The Nutrition Management Guideline for MSUD was first published in 2014. Since that time, there have been reports of new research and experiences that have prompted updates of the guideline. The most significant update, which is expected to be published before the end of the year, is the section on pregnancy in the woman with MSUD. In addition to these new recommendations for nutrition management in the guideline, there will be expansion of the toolkit to give practical examples of nutrition management throughout the stages of pregnancy and links to helpful resources. More details about the development of these new recommendations can be found at:

The recommendations for dietitians and other members of the metabolic team to follow when managing the care of women with MSUD before and during pregnancy and after delivery are:

  1. Provide individualized pregnancy planning information to all women with MSUD of childbearing age and update when pregnancy is confirmed.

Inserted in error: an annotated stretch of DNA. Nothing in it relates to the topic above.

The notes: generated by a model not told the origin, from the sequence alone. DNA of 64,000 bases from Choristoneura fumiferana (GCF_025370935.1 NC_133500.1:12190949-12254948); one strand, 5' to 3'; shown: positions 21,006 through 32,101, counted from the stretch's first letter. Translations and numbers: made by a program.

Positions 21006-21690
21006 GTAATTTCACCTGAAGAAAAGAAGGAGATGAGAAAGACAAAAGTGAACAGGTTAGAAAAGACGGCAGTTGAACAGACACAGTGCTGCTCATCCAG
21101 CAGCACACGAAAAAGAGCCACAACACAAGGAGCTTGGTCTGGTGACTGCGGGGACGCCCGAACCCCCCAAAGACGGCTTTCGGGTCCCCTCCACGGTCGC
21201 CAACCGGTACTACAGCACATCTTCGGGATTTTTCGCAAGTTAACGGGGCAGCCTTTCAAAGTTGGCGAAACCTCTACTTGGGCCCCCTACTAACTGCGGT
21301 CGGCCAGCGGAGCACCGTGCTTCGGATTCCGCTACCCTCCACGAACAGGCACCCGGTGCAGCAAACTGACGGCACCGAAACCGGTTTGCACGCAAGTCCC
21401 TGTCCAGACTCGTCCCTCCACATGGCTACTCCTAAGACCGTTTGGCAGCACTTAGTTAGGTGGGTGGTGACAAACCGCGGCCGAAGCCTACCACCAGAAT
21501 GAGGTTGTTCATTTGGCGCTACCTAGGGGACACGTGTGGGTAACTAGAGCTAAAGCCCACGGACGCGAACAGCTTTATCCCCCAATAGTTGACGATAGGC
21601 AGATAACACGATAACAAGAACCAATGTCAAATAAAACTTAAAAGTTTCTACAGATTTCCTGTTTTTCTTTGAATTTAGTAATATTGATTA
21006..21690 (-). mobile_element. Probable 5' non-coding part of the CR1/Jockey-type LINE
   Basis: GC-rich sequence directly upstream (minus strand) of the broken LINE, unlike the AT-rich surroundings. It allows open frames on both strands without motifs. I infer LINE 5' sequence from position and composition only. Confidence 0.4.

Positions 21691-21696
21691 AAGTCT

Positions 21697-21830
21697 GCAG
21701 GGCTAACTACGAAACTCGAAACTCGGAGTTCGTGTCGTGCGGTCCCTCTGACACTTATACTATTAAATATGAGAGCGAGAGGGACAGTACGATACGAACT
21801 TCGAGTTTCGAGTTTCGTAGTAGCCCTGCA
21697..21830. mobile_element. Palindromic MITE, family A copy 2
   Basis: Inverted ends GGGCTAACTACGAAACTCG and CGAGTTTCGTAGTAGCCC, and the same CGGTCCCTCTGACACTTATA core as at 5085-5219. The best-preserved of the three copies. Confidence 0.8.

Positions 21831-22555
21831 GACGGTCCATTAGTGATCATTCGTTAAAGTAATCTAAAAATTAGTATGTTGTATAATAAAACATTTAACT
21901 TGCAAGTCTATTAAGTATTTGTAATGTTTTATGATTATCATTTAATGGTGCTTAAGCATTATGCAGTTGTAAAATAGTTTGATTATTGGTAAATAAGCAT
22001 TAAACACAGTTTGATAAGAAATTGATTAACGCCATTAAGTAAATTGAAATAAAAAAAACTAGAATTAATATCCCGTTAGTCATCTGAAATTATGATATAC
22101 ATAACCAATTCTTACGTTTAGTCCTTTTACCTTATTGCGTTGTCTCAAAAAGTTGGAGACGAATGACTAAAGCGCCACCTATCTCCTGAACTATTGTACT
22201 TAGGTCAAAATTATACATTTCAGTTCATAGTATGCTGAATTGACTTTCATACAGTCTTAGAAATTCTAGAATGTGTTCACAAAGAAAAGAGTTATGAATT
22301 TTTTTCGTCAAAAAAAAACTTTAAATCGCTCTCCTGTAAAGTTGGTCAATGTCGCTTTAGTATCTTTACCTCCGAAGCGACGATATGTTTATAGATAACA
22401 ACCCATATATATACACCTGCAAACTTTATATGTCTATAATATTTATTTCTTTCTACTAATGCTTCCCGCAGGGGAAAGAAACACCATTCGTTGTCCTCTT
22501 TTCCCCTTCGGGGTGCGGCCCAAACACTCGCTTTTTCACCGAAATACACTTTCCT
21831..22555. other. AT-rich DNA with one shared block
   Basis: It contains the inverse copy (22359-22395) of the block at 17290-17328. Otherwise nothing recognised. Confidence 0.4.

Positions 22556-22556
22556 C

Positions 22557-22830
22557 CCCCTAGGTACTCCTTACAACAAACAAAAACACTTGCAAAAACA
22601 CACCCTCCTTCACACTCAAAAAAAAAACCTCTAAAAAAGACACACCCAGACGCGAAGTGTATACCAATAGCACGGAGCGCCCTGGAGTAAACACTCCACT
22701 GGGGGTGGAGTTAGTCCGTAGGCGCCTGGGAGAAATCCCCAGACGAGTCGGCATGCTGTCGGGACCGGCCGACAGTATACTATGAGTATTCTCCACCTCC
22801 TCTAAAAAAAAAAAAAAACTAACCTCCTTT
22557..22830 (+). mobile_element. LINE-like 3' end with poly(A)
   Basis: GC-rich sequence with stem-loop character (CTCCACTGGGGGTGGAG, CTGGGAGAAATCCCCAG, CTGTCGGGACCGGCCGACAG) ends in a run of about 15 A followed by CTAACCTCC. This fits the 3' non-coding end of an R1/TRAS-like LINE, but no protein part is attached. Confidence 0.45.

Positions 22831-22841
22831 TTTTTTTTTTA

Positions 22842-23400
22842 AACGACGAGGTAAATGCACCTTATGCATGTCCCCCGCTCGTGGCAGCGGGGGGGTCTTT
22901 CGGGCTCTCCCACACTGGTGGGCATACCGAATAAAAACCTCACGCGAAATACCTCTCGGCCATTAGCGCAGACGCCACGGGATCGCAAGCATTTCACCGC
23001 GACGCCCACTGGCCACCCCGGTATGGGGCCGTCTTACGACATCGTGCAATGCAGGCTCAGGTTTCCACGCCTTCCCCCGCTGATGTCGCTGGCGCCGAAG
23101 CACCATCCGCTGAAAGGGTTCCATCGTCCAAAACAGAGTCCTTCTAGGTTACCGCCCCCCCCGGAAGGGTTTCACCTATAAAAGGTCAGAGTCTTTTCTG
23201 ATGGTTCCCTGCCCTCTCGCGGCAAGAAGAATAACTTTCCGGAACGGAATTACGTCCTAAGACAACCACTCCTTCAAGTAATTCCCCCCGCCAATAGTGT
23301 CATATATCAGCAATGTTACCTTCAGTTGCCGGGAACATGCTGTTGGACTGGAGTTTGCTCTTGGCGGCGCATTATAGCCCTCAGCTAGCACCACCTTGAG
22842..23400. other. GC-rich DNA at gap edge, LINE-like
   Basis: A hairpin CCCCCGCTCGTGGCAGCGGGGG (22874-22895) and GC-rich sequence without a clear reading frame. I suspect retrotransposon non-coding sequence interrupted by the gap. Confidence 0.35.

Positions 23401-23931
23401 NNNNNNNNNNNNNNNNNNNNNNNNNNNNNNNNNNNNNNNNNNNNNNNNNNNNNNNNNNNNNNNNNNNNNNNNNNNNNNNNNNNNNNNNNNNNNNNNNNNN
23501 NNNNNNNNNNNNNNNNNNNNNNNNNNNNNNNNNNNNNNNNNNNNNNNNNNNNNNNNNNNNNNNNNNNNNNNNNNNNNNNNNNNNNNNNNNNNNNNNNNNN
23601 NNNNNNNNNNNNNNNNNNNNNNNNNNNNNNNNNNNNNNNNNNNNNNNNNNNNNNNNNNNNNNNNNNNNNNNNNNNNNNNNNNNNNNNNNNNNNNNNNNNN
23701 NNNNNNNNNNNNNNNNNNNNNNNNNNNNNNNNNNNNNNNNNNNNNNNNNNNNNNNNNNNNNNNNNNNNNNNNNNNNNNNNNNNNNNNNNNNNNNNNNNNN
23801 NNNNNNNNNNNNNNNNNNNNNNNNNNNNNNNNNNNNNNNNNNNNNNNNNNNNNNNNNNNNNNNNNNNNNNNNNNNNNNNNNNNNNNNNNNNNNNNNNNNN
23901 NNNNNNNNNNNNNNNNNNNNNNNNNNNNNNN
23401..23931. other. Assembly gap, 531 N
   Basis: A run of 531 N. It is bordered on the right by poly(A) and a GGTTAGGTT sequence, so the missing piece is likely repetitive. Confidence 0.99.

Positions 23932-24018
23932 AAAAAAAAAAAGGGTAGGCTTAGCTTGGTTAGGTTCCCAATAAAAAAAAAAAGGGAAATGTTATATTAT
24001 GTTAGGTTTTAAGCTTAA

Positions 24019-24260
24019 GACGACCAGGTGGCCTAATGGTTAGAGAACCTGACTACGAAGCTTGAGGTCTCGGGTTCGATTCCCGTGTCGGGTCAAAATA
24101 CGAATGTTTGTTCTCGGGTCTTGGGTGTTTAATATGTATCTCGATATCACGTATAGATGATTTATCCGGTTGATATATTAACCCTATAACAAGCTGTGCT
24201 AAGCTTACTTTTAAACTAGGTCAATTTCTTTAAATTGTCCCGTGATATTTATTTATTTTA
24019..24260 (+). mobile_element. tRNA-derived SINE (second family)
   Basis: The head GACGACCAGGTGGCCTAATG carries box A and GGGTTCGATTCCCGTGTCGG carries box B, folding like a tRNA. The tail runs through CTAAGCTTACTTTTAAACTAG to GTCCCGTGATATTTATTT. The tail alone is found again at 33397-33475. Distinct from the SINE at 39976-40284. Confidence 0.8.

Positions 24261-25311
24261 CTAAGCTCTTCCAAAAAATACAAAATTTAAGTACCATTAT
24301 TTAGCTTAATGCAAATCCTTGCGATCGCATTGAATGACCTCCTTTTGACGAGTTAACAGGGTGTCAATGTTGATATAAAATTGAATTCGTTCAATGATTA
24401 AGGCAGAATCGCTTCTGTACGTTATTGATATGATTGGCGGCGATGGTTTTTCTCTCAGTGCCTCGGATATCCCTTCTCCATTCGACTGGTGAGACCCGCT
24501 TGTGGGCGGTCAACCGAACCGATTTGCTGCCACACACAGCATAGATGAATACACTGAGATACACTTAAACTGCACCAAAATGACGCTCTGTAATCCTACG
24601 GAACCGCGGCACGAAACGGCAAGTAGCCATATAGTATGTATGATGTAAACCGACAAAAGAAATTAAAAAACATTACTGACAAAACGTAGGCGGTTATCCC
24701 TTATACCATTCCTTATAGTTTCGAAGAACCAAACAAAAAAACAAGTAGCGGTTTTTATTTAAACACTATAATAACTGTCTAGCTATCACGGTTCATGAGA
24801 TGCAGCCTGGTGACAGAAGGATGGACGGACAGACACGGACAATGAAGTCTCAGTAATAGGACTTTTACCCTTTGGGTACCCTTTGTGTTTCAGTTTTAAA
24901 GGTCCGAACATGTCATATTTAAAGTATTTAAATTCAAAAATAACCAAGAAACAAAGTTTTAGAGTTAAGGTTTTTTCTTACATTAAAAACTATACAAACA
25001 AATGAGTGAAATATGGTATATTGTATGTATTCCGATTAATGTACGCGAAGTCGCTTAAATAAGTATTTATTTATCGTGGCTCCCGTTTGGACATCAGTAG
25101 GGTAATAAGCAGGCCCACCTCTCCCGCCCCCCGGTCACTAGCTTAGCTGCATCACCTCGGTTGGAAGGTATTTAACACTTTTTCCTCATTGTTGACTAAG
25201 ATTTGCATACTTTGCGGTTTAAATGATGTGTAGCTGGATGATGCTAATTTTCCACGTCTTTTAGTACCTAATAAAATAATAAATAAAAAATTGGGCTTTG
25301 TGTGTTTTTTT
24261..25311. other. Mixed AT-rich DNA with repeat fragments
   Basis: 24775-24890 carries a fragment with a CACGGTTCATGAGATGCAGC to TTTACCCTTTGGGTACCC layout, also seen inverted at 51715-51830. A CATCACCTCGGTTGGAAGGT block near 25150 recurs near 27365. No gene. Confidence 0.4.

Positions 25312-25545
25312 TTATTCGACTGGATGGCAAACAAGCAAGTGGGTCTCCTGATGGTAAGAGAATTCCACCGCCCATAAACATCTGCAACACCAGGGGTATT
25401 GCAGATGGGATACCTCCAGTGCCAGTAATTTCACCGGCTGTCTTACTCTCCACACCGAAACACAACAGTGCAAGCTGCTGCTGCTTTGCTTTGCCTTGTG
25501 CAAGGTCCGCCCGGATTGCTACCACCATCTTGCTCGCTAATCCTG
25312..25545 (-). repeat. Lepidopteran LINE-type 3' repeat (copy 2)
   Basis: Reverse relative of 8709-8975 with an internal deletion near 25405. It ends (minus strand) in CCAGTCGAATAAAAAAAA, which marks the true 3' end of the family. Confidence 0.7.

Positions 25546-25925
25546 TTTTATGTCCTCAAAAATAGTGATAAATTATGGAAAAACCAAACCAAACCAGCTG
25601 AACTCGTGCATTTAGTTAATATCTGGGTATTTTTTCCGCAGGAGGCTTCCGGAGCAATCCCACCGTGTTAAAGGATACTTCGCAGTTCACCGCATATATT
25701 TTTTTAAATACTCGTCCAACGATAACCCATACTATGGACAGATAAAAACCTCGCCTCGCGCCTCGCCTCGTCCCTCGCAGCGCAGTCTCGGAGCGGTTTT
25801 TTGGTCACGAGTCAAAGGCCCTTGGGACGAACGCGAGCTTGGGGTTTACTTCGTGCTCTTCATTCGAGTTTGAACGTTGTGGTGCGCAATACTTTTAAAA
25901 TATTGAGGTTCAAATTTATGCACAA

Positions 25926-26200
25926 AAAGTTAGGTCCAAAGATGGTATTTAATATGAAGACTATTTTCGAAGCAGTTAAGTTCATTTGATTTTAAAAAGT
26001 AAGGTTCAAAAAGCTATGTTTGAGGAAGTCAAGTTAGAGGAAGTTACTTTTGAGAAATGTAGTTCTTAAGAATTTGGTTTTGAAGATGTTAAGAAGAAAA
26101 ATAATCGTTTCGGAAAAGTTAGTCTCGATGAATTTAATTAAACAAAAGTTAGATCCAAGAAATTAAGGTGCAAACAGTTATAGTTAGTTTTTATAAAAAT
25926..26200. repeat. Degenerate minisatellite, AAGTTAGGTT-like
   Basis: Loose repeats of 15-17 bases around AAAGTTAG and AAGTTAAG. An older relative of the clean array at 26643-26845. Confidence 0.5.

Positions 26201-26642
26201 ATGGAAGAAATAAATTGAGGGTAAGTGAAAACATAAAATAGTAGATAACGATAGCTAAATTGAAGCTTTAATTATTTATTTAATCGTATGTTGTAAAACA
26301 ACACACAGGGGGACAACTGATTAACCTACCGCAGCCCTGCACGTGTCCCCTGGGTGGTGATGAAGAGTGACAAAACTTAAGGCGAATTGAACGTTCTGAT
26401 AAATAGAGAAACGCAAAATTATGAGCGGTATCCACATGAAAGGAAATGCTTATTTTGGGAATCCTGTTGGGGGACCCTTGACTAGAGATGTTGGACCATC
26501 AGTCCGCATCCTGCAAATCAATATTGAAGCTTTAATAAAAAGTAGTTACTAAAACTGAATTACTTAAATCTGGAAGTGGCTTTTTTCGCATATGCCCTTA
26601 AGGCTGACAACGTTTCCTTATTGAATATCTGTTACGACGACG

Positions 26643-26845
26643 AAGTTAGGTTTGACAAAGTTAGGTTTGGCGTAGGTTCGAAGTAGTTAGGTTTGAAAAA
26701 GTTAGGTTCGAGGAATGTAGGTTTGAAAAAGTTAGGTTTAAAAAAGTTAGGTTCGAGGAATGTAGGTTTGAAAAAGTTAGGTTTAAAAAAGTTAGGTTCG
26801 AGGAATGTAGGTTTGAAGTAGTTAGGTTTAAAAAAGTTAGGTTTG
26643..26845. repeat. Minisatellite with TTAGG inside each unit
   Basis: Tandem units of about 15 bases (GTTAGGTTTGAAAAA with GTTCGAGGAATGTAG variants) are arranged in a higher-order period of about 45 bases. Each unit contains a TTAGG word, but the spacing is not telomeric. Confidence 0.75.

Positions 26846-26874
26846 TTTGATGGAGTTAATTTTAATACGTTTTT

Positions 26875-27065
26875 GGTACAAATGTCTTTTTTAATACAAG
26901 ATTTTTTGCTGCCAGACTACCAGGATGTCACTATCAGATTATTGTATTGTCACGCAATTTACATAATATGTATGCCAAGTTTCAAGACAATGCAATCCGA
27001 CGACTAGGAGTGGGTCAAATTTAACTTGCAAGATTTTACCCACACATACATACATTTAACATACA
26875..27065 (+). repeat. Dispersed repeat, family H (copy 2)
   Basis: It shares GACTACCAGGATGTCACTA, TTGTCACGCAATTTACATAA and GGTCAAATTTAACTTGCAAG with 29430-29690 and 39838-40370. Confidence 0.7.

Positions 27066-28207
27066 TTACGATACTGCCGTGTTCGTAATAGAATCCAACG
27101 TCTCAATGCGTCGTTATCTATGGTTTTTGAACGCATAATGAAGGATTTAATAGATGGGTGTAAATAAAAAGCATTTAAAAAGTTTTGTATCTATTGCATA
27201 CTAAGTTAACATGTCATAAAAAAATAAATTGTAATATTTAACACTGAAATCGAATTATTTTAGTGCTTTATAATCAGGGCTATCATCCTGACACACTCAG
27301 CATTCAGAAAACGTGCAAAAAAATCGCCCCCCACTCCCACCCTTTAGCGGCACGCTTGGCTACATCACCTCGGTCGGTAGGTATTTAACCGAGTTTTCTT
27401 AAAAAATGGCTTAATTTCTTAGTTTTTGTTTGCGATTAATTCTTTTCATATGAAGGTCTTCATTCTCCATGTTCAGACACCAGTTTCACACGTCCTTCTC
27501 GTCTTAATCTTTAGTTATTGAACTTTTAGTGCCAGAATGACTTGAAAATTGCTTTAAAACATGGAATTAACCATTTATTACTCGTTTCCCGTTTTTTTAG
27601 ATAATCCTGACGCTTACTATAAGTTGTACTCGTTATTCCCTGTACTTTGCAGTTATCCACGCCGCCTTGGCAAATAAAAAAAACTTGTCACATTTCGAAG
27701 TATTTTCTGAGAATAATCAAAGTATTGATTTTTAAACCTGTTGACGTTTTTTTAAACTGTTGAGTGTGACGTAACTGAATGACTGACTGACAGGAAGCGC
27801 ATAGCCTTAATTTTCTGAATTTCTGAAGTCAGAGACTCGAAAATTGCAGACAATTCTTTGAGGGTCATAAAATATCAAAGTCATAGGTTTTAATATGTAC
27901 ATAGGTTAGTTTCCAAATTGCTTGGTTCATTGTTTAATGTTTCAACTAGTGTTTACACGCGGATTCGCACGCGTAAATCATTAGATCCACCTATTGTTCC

2. Adjust dietary intake to allow blood LEU concentrations to be in the 100-300μM range and VAL and ILE in the upper range of normal (200- 400μM) throughout pregnancy
  3. Provide individualized dietary guidance so that nutrient intake meets the changing needs of each phase of pregnancy and the postpartum period.
  4. Provide nutrient, clinical and biochemical monitoring during all phases of pregnancy and the postpartum period.
  5. For the woman with MSUD who wishes to breast feed, closely monitor her diet and laboratory markers in addition to her infant’s growth and development.

The workgroup of dietitians who have been contributing to this effort include the following: Barbara Marriage, Courtney Allgeier, Beth Ogata, Julie McClure, Surekha Pendyal, Nikki Drilias and Dianne Frazier. A notice will be sent when the updates to the guideline and toolkit are finalized and published.


The MSUD Family Support Group is currently funding several research projects and we are proactively looking for researchers interested in developing new treatments or finding a cure for MSUD. Significant funding is necessary if we are to accomplish this goal.
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